This is the best time to revise, because you are ready to finish your studies of this topic by ensuring that you have all the information you need – including fixing up those parts you thought you understood, but weren’t able to demonstrate on the test.


Don’t Drink & Derive

August 12, 2011

Well, here we go – the last gasp of calculus for the year, and it is *neat* trick.

By now, you are (or should be!) confident and competent with differentiation, but you should be beginning to wonder about the reverse of the process – it is possible to get the gradient function from the function, but how do you go the other way? Can you get the original function from the gradient function?

The answer is yes, but it is weirder than that (this is MAAATHSA! It is always weirder than that!). Lets start from a simple example. We know the derivative of x^2 is 2x, so the reverse (called the “integral”) leads to the fact that 2x integrated is x^2 (not quite, but it’ll do for now.

Check that for a second. If you take any point, x, on the function 2x, you get a height (y value) of 2x. The line f(x) = 2x makes a triangle of base x, and height 2x, which gives it an area of…



August 7, 2011

So here you are, at the end of your studies of Trigonometry. Take some time to think of all the new things you have learned – you have all covered so much, and you should be proud of what you have achieved.

Now it is time to get the reward your efforts have earned – this week is test week (both ODT & Trigonometry!). You know what skills we have practiced through our tests this year, and you need to be prepared for the same structure again – but you should be planning how you will best make use of your time, to demonstrate your knowledge. Remember what we have spoken about regarding “owning your test” – it belongs to you, and at the end it shows what you can do. Since it is all about you, it is yours to do with what you want to. Choose your own path!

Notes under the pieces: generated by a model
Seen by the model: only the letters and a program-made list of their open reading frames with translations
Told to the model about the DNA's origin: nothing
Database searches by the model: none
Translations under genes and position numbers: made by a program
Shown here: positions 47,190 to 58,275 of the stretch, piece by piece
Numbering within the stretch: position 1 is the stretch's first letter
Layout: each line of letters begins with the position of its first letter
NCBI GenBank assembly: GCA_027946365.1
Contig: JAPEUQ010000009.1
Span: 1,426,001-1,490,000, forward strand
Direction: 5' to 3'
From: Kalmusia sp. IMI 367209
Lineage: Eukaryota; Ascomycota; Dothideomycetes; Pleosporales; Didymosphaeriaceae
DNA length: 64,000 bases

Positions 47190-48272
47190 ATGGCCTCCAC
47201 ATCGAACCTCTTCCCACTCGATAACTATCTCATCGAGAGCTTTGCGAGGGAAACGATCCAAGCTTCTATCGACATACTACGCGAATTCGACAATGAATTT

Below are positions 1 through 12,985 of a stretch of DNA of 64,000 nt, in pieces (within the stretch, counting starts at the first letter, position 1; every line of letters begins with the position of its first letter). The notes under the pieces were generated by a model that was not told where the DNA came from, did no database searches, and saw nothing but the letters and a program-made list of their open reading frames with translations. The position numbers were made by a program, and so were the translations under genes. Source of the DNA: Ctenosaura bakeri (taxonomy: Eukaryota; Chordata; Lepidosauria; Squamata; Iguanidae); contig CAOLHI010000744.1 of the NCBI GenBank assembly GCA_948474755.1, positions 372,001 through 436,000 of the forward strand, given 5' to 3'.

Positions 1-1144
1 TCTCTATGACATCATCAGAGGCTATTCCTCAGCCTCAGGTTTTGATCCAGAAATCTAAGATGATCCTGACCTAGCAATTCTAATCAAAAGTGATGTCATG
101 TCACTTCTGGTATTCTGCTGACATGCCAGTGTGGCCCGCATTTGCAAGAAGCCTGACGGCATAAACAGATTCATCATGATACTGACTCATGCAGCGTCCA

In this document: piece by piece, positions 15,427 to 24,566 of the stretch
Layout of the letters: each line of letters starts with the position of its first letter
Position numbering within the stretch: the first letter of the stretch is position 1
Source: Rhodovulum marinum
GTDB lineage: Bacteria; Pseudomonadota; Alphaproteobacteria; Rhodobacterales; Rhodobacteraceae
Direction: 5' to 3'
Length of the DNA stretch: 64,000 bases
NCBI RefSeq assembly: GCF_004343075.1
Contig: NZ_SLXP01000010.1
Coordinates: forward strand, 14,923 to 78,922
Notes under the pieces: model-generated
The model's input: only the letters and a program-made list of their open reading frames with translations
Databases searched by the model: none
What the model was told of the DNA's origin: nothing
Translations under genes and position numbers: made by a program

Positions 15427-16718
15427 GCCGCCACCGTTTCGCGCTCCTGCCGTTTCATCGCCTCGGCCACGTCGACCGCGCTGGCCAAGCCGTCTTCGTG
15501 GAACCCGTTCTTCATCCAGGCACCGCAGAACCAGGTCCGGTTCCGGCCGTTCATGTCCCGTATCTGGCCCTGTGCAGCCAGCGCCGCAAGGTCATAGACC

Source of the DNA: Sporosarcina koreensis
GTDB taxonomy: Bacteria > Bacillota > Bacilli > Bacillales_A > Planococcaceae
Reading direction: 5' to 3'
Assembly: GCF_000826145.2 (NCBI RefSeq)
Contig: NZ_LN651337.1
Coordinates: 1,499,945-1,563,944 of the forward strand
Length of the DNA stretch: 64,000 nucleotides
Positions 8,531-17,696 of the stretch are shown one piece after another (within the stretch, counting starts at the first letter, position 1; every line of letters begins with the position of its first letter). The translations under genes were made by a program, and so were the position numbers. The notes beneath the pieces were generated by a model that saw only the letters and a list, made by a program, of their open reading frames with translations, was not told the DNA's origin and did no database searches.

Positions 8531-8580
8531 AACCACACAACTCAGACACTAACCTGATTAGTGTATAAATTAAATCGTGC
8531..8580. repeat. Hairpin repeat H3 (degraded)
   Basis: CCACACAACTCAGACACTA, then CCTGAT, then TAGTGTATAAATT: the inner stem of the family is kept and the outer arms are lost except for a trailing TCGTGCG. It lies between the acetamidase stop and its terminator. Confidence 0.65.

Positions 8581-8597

What is at the centre of gravity? V.

August 6, 2011

When an object is in motion, it can be very complicated. Just think about the way a car starts moving or stops moving – it behaves a whole group of bits and pieces – it does not behaves as a single unit.

But if we have to deal with every object and figure out what is happening with each piece, physics would be insanely complicated. It is necessary to do these complex calculations if you are an engineer, but as a student, you are trying to learn the underlying principles, not guarantee that a bridge is going to stay up!

So how do we simplify these complex problems? We use a concept called “Centre of Mass” (note that this is similar to centre of gravity – it is the same physical point in an object). The centre of mass of an object is the point at which, if all the mass of the object where concentrated there, it would behave identically when in motion.

This means that an object in motion can be treated as a single point – and that makes your work a lot easier – all the calculations can be simplified down to a single application of each needed formula, rather than having to repeat it for each part (or even particle!) of the item.